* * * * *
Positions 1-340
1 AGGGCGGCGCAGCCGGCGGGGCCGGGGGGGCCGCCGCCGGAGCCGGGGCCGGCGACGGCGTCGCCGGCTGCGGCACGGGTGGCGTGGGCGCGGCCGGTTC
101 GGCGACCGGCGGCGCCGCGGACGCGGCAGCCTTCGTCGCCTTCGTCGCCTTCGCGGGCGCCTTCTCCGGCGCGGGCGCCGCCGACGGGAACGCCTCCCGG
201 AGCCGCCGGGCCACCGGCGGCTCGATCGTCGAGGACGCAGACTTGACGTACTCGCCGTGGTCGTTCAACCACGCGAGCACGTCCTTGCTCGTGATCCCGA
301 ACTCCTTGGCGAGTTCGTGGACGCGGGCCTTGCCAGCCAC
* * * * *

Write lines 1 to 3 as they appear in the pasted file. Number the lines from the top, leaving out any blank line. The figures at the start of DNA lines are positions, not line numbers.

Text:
Positions 1-340
1 AGGGCGGCGCAGCCGGCGGGGCCGGGGGGGCCGCCGCCGGAGCCGGGGCCGGCGACGGCGTCGCCGGCTGCGGCACGGGTGGCGTGGGCGCGGCCGGTTC
101 GGCGACCGGCGGCGCCGCGGACGCGGCAGCCTTCGTCGCCTTCGTCGCCTTCGCGGGCGCCTTCTCCGGCGCGGGCGCCGCCGACGGGAACGCCTCCCGG